sibly win the early round battles, but they literally survive. When it takes
two overtimes for N.C. State to eliminate Arkansas-Little Rock and a large
dose of speed and poise for Iowa State to withstand the pressure of the
Wolverine comeback, the result is a victory, but more aptly labeled a suc-
cessful outward-bound adventure.
Winning the National Championship then is more a zero-sum game than
anything else. No team lives without another daying. And rarely do teams die
Jim Valvano learned this lesson a few years back, and lived to tell-and
smile- about it. He is now a college backetball prophet.
When Bill Frieder watches the survivors tiptoe through the remainder of
the tournament, he'll be listening to Valvano and the rest of those who
The Iowa State bench erupts in jubilation after their 72-69 win over Michigan. The loss marks the second year
the Wolverines have collapsed in the second round.
By BARB McQUADE
Special to the Daily
MINNEAPOLIS- Arkansas-Little Rock had no
intention of serving as anyone's stepping stone in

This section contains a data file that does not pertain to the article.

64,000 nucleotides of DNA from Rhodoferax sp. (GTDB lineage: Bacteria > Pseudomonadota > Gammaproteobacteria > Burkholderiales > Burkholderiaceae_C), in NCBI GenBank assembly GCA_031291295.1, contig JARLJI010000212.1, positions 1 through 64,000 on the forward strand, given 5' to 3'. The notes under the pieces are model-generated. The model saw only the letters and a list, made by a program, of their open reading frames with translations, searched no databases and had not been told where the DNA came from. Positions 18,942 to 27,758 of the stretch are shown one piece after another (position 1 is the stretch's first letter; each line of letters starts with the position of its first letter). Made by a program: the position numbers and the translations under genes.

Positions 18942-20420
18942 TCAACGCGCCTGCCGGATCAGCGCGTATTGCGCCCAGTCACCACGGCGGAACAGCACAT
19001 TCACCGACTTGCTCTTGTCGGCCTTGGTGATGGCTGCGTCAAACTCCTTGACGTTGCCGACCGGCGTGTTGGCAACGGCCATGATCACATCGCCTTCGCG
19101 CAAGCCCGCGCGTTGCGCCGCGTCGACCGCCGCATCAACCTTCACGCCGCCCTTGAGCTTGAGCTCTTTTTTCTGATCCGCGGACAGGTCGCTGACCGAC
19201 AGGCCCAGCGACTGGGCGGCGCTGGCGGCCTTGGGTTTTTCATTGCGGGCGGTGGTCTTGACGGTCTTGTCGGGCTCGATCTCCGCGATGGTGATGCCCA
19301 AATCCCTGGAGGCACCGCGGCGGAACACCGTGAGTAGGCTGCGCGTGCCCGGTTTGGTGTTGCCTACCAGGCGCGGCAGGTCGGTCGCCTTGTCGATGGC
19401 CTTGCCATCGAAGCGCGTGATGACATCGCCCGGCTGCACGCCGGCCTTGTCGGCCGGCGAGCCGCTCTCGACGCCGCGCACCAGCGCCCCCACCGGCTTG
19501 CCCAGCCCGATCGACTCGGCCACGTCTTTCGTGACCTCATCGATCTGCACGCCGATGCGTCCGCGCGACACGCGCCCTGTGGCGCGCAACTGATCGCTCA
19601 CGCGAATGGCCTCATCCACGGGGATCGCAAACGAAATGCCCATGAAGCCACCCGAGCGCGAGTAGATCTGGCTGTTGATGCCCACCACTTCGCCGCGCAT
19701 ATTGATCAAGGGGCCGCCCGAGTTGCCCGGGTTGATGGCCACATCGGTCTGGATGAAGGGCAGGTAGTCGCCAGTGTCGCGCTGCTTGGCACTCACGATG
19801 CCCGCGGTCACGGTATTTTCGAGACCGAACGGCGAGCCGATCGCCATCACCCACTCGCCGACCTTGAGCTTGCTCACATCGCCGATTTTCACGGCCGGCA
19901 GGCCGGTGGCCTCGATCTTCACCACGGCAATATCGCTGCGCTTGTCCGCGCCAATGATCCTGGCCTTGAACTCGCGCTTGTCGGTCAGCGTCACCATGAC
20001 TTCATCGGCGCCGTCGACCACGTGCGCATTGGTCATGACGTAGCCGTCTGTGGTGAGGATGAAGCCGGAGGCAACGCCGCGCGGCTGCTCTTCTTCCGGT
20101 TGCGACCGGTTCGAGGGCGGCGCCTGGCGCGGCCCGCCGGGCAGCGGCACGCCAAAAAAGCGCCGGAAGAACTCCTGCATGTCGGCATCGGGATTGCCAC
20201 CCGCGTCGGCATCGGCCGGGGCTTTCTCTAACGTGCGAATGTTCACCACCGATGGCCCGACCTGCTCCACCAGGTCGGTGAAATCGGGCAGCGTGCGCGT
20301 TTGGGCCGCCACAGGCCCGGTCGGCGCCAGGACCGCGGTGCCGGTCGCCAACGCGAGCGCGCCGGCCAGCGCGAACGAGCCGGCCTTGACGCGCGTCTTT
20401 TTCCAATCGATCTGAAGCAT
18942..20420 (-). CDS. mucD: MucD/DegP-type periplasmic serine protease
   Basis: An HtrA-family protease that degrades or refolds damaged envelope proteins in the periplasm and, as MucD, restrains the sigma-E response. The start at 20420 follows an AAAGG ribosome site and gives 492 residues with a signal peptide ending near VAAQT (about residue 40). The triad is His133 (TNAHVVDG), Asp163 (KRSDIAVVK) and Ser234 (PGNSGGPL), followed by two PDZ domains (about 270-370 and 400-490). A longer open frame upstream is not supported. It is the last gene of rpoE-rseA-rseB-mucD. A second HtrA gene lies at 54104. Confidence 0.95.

the Midwest Region, taking North Carolina State to
two overtimes yesterday before rolling over, 80-66,1
in second round NCAA tournament action.
N.C. State's Bennie Bolton led all scorers with 241
points. Sophomore Chris Washburn chipped in 221
and Charles Shackleford nabbed 11 rebounds to
send the Wolfpack to the final 16 in Kansas City next'
THE OUTSIZED UALR team stayed with the
Wolfpack with a full court press, but eventually ran
out of steam.
"We finally got to a point where size was the dif-
shakes pesky Trojans
ference," said Trojan head coach Mike Newell.
"When you're playing six big guys against players'
who are 6-10 or 6-11, you finally wear down,
especially when you have to keep pressing."
N.C. State's twin towers, Shackleford and Wash-
burn, kept the paint clear, forcing the Trojans to
shoot outside. UALR's guard Myron Jackson tore
the Wolfpack's zone apart in the first half by can-
ning 8 of 13 from the floor and racking up 16 points.
THE SECOND HALF was another story, though.
The 6-3 senior was held scoreless as the Wolfpack
adjusted its zone.
"They were pushing him out farther than he's
used to shooting the basketball," Newell said.
Jackson regained his shooting touch in the first
overtime, scoring 6 of the Trojans' 8 points. He tied
the game, 64-64. But even the sharp-shooting
playmaker couldn't stick it to N.C. State another
Still standing strong for the Wolfpack, Bolton kept
the ball inside and let the smaller UALR defenders
slap at his elbows in the second overtime. N.C. State